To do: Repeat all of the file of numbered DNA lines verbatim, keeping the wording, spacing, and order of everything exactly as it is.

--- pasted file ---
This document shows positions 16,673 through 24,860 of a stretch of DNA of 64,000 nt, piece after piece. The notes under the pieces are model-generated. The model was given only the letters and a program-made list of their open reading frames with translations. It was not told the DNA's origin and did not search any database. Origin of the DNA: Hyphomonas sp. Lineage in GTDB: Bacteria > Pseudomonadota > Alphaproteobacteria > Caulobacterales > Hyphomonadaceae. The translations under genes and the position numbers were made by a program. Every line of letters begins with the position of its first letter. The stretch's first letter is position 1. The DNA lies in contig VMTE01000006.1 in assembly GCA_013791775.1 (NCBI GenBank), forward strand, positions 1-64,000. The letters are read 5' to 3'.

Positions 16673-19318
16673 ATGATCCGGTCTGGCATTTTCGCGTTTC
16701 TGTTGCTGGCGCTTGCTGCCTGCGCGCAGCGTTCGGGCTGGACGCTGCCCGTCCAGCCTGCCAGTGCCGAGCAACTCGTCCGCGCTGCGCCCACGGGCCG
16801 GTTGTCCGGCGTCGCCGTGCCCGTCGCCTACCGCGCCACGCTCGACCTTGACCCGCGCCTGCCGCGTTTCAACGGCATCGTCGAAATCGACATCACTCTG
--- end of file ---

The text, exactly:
This document shows positions 16,673 through 24,860 of a stretch of DNA of 64,000 nt, piece after piece. The notes under the pieces are model-generated. The model was given only the letters and a program-made list of their open reading frames with translations. It was not told the DNA's origin and did not search any database. Origin of the DNA: Hyphomonas sp. Lineage in GTDB: Bacteria > Pseudomonadota > Alphaproteobacteria > Caulobacterales > Hyphomonadaceae. The translations under genes and the position numbers were made by a program. Every line of letters begins with the position of its first letter. The stretch's first letter is position 1. The DNA lies in contig VMTE01000006.1 in assembly GCA_013791775.1 (NCBI GenBank), forward strand, positions 1-64,000. The letters are read 5' to 3'.

Positions 16673-19318
16673 ATGATCCGGTCTGGCATTTTCGCGTTTC
16701 TGTTGCTGGCGCTTGCTGCCTGCGCGCAGCGTTCGGGCTGGACGCTGCCCGTCCAGCCTGCCAGTGCCGAGCAACTCGTCCGCGCTGCGCCCACGGGCCG
16801 GTTGTCCGGCGTCGCCGTGCCCGTCGCCTACCGCGCCACGCTCGACCTTGACCCGCGCCTGCCGCGTTTCAACGGCATCGTCGAAATCGACATCACTCTG